Whitesburg Elementary’s STEM Education Coalition is so productive and driven that it has been described as similar to private school-level education, school officials said Monday.

The school’s STEM program was considered mediocre a year ago, but thanks to Principal Dr. Marissa Ogando and her staff, it is now internationally and state awarded. The school has been recognized as an International STEM Association School of Excellence and Technology Association of Georgia Best in STEM for Georgia STEM Day.

STEM is an acronym for science, technology, engineering and mathematics.

“With being recognized as an International STEM Association School of Excellence, we were one of three schools in the nation , but we were the only elementary school as well as public school,” Ogando said at Monday night’s Carroll County Board of Education work session. “The other two schools recognized were standard academies.”

Ogando told the board that Whitesburg Elementary is the only elementary school in the nation whose instructional staff is 100 percent Google Certified. It typically takes seven months for one to be certified.

“What [Google Certified] means is, there has to be a way for our age group to reach the younger generation,” Ogando said. “They are visuals, they have learned technology at a very young age. Being the only elementary school 100 percent instructional staff certifies, next year we hope be level two Google Certified.”

Ogando said her entire staff has the same mindset to being committed to work with students in the classroom.

“The intent of STEM is not to build things,” said Ogando. “Yes, that is a part of STEM but truly STEM is about teaching children how to think. It is taking them through the engineer design process model because if you can think like an engineer, you can solve any problem.”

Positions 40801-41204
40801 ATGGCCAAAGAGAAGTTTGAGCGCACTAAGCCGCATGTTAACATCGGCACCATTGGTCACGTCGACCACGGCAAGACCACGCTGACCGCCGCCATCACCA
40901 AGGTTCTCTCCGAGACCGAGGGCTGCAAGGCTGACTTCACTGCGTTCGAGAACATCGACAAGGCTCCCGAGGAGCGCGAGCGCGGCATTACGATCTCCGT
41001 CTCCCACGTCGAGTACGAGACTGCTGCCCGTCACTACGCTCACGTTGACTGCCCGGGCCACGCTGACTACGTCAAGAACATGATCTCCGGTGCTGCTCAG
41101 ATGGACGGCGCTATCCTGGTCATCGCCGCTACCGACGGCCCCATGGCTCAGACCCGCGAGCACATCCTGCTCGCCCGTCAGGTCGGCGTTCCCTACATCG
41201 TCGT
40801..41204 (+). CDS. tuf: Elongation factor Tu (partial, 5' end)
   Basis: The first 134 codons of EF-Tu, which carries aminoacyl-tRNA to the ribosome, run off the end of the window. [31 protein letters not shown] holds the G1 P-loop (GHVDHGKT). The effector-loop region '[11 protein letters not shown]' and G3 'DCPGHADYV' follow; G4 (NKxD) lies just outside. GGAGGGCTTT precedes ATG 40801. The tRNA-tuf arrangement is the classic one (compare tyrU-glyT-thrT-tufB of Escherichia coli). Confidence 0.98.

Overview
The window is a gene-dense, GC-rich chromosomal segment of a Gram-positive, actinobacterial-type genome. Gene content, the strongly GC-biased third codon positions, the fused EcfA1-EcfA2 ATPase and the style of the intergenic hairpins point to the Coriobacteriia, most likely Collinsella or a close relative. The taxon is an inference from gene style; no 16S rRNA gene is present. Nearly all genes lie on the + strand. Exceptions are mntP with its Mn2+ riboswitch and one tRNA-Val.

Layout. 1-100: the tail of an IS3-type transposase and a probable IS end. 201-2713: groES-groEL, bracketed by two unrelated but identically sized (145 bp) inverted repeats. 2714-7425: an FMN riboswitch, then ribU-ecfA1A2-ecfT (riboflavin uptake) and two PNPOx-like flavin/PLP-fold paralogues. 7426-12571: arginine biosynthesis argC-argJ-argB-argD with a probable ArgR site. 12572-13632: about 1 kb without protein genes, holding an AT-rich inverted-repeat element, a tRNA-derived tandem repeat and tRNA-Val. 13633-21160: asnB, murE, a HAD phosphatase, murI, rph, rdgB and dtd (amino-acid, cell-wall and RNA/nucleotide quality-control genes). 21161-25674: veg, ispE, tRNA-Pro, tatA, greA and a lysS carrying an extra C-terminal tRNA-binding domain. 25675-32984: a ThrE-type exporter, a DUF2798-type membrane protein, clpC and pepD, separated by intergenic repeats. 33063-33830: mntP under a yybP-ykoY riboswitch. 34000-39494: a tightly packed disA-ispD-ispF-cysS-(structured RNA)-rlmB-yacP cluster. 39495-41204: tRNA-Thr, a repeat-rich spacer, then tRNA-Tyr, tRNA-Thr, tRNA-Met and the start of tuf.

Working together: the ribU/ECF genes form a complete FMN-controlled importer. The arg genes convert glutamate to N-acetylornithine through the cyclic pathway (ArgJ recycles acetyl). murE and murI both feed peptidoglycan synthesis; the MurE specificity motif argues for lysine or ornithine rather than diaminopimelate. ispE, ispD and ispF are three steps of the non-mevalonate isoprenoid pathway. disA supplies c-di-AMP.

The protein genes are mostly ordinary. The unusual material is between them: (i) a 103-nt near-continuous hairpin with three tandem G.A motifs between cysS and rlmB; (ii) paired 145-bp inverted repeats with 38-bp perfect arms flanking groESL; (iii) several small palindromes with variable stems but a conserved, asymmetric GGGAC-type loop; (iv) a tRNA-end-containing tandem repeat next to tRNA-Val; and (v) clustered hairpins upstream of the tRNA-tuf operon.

School board member Sandra Morris asked what Whitesburg disciplinary problem statistics are and Ogando said that last year the school year ended with less than 40 office referrals. This year there have been only nine.

In other agenda issues discussed Monday:

Within the next week or so, the school board will be expecting the delivery of the new pedestrian bridge that will be placed behind the Performing Arts Center. The plan to place a bridge to connect from the Juvenile Adolescent Center parking lot to the arts center will help with parking space for heavy attended events.

Once the bridge is completed the school board will then be able to construct and focus on the amphitheater which will be placed between the arts center and the school board office.

When the board viewed the list of school field trips to approve for Thursday’s board meeting, Morris asked for the board to make sure that there are enough buses and that students are not arriving home late in the evening.

“Previously we have a had a lot of problems with not having enough buses but also we have had students arriving home late,” said Morris. “I want to ask if we can make sure that we are not pulling the routes the children are using to go home, even if we have to use charter buses.”

Assistant Superintendent Terry Jones said there is a limited number of bus drivers and that there are not enough bus drivers for the existing routes.

“What we do is that we work with principals so that when students do go on field trips, it is during the school day,” said Jones. “That way we do not pull a bus off of its route.”



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